Following a decade of continuous job creation that boosted the financial standing of all consumers — especially those with subprime credit — and lower interest rates that provided incentives for major purchases, we are now in an unexpected disruption. Subprime borrowers and the businesses that serve them now face a challenge.
Despite federal-, state- and lender-driven forbearance initiatives, we can expect requests for further extensions and increased delinquencies to cripple lender cash flows. Many subprime lenders have already tightened their credit policies and reduced loan volumes to prevent further losses, but the challenge of the “now” remains.
Process agility in systems and culture
How to best remain afloat? One necessary quality for lenders is agility. Lenders whose systems and culture facilitate rapid change are best positioned to survive this hairpin turn in the economy. Agile lenders:
• Employ a high degree of automation and integration across all phases of the lending cycle to easily accommodate changes in loan volumes, customer support requests and coordination among lending partners;
• Quickly configure credit policies, workflows, decision rules and queues to modify processes and policies to accommodate changing market dynamics and compliance regulations;
• Proactively communicate with borrowers via their preferred channel to inform them of relief options available;
• Provide an entirely digital experience from loan origination through servicing to avoid face-to-face contact;
• Maintain a single view of the borrower so that all interactions are captured and recorded to ensure accurate information and compliant processes; and
• Support remote working for employees, particularly loan-servicing professionals who are critical in fielding the volume of calls and inquiries associated with subprime borrowers looking for accommodations.
Defaults further test the agility of subprime lenders
Based on historical performance statistics of the subprime market, where borrowers typically have difficulty weathering unexpected financial setbacks, lenders can expect the current economic climate to stress this segment like never before. Despite the accommodations, lenders could experience a significant jump in subprime defaults, and managing those volumes becomes yet another test of agility.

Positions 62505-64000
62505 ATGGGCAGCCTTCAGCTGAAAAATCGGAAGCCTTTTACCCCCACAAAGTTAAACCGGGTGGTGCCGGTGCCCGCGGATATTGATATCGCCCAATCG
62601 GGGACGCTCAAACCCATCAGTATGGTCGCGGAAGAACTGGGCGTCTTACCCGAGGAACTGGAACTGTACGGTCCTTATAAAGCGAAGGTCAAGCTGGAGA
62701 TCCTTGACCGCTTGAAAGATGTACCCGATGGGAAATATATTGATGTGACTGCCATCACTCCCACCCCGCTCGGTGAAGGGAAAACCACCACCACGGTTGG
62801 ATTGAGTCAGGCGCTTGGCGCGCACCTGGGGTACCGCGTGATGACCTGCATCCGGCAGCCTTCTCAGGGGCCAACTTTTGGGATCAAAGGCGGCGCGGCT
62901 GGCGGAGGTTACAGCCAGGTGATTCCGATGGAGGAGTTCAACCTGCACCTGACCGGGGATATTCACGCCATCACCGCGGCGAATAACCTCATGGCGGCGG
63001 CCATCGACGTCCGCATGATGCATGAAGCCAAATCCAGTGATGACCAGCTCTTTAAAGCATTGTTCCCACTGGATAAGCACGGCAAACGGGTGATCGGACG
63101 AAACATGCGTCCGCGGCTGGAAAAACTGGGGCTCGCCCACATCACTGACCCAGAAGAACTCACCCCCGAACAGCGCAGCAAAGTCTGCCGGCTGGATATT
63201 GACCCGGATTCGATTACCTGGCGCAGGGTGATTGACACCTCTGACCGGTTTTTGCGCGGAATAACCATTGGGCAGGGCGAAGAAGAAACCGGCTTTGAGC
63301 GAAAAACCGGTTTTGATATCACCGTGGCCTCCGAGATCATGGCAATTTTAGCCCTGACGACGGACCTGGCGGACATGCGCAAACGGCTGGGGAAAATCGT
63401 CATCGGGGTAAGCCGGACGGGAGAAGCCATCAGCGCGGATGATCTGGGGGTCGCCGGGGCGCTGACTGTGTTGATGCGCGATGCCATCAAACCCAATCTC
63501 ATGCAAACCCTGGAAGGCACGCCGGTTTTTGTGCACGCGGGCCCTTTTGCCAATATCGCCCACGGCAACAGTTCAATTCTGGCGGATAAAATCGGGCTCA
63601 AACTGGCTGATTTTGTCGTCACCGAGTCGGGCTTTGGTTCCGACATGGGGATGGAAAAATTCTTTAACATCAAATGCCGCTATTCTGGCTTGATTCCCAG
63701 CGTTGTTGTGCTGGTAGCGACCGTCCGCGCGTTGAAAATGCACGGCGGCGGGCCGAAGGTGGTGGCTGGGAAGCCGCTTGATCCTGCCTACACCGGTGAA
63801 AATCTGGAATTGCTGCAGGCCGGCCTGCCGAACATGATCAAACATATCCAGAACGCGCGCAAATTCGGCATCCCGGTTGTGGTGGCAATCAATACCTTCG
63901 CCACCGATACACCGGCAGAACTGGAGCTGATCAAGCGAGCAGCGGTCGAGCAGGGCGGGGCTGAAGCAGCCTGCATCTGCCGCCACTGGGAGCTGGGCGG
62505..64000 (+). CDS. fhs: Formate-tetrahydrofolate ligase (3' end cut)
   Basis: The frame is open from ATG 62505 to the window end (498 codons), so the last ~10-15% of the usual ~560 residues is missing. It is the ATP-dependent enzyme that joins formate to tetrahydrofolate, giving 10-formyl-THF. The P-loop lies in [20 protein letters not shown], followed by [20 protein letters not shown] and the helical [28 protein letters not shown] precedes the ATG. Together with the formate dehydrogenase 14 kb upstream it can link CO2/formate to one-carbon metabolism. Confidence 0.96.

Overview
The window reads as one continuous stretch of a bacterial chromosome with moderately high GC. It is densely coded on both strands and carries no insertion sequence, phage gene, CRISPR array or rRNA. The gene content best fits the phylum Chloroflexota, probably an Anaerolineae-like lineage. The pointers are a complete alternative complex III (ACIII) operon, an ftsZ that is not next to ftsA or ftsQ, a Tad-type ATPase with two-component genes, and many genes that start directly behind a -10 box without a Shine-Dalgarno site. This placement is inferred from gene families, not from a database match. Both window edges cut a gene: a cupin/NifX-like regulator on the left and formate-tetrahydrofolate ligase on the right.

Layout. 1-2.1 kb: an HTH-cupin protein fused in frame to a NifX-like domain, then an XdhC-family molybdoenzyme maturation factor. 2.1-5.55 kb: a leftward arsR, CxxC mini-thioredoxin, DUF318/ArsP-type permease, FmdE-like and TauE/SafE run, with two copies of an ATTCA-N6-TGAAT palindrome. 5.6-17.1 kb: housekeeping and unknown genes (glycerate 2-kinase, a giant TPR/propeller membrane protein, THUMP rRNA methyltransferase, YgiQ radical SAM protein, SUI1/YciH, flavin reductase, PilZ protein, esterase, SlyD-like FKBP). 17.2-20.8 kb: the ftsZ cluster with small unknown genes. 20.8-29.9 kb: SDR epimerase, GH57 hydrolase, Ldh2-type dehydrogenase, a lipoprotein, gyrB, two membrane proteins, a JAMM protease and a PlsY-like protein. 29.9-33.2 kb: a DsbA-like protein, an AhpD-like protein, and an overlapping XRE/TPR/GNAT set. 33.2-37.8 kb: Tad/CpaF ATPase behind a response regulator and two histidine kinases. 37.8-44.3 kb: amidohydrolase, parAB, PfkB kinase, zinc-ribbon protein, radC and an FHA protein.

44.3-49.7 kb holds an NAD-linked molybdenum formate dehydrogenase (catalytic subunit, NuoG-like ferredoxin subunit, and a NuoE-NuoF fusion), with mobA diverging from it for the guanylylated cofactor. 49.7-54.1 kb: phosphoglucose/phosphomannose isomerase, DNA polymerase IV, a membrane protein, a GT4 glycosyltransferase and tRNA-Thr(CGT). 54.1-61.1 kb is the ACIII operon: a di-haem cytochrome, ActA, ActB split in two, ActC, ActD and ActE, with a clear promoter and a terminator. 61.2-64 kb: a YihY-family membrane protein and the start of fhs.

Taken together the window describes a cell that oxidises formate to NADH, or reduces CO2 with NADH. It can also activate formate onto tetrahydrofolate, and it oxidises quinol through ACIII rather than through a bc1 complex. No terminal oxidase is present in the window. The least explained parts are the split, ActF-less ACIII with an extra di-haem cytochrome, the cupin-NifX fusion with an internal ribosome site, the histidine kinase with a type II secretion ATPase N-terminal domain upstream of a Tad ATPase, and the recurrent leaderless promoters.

In this case, however, it’s not just a matter of automated, integrated software. Essential business restrictions that vary by state may make it difficult for repossession agents, transportation providers and vehicle auctions to efficiently manage volumes of any size. Subprime lenders may need to seek outside services to more efficiently coordinate the increased recovery volume.
Optimism is difficult, but focus on agility and resilience
The subprime market faces significant challenges with an outcome unknown to even those with decades of experience in dealing with market uncertainties. Lenders with system agility and a resilient culture possess two of the most important qualities to succeed in the most challenging of times.
Shaimaa Elk serves as executive vice president, chief information officer and chief technology officer at defi SOLUTIONS, the technology partner of Auto Finance Excellence, a sister service of Auto Finance News.
Editors Note: This feature first appeared in the July issue of Auto Finance News, available now.
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